Katharine Berry Richardson
In a posthumous tribute to the life of Katharine Berry Richardson, the Kansas City Times editorialized that in an earlier age, her life "might have been officially described as saintly." Richardson's heightened sense of mission gives her life a transcendent quality, in which the milestones and definitions we use to chronicle normal lives seem insufficient. For instance, to say that Richardson never retired would not be quite accurate, for although she performed surgery just two days before she died in her mid-70s, so complete was her dedication to the hospital that she never drew a salary. While she and her husband had no children of their own, she was a mother to thousands.
Richardson was born in Kentucky around 1860, the second daughter of grain miller Stephen P. Berry. Her mother, Harriett Benson Berry, died in 1861, and Katharine spent most of her childhood in the care of her sister Alice, who was eight years older, and her widower father. Stephen Berry taught his daughters by example to put principals before public opinion; he had been forced to flee Kentucky during the Civil War for his pro-Union stance, and both of his girls completed high school at a time when education for women was not generally emphasized.
After high school, Alice used her salary from teaching to send Katharine to Mount Union College in Alliance, Ohio, then Pennsylvania Women's College in Philadelphia, where she received a medical degree. Katharine then helped fund Alice's course of study at the Philadelphia Dental College.
The pair practiced for a time in Wisconsin and moved to Kansas City in the late 1890s. It was a city with few female doctors. Marginalized by a male medical establishment, the Berry sisters struggled to find patients, often treating those overlooked by other physicians. Many patients had difficulty paying.
A defining moment came in 1897, when a barkeeper from a West Bottoms tavern came to them with the case of a woman he knew who had been trying to give away her sick and starving child. The Berrys, recognizing that the little girl would require hospitalization to survive, rented a bed and treated her themselves at a maternity hospital. Within several years the maternity hospital folded and the sisters began leasing the facility, which was located in a ramshackle house near Cleveland Avenue and today's Truman Road. Here, with help from donors, they established their first hospital for children in need.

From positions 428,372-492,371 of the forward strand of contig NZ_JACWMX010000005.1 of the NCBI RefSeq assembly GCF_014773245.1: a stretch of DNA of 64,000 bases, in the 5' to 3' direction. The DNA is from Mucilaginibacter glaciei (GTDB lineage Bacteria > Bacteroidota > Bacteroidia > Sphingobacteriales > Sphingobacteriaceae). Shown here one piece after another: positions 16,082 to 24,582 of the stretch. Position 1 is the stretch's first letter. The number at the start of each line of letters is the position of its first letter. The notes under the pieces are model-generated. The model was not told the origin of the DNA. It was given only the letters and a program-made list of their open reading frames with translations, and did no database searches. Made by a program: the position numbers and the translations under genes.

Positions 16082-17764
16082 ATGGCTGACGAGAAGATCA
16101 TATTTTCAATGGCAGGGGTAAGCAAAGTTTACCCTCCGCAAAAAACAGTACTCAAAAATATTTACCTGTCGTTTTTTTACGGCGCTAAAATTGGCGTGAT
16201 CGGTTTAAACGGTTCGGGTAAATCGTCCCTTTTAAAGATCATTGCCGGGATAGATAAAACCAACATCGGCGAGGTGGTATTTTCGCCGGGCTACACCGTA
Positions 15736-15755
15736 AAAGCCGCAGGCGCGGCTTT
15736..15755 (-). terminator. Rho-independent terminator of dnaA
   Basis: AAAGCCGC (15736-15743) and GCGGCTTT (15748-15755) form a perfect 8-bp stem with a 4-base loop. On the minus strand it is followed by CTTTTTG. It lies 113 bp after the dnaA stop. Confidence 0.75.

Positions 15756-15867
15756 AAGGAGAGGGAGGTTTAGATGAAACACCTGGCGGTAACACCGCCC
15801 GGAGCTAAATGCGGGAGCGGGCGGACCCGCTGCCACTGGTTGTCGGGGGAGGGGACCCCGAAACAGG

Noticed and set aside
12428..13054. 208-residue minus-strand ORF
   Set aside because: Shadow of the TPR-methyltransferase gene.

Frequent fundraising efforts garnered the interest of generous Kansas Citians, and their work gathered momentum. In 1904, they moved to an improved location at 414 Highland. A new hospital building at 1710 Independence Avenue became home to Children's Mercy in 1917, and there it operated until 1970. The construction of the Independence Avenue building came in the years following two of Katharine's greatest personal losses. Her husband, James Ira Richardson, died in 1908, and in 1913 her sister and partner Alice succumbed to cancer. To the latter, Richardson credited the founding of Children's Mercy Hospital in its new cornerstone inscription: "In 1897, Dr. Alice Berry Graham founded this hospital for sick and crippled children—to be forever nonsectarian, non-local, and for those who cannot pay."
As a clinician, Richardson was known for her total commitment to her patients. Technically, she was among the region's most skilled surgeons in the area of facial reconstruction for children born with cleft lip and palate. But she also emphasized the importance of sympathy and understanding, tending to her patients' emotional needs as well as physical ailments. To this end she encouraged hospital designs integrating light and fresh air, filled the wards with toys, and recruited comedians and circus clowns visiting Kansas City to perform for the children.
Away from the hospital, Richardson sometimes appeared unyielding and brusque. Alice had been a diplomatic fundraiser with a softer approach, and Richardson's outspokenness about the hospital's needs, coupled with her unwillingness to dilute her mission, were disagreeable to some. But none questioned the depth of her compassion, nor her success in providing health care for the children she loved. She died June 3, 1933, leaving a legacy that keeps her mission alive into the twenty-first century—Children's Mercy Hospitals and Clinics.
A previous version of this article is published on kchistory.org: http://kchistory.org/content/biography-katharine-berry-richardson-1860-1...
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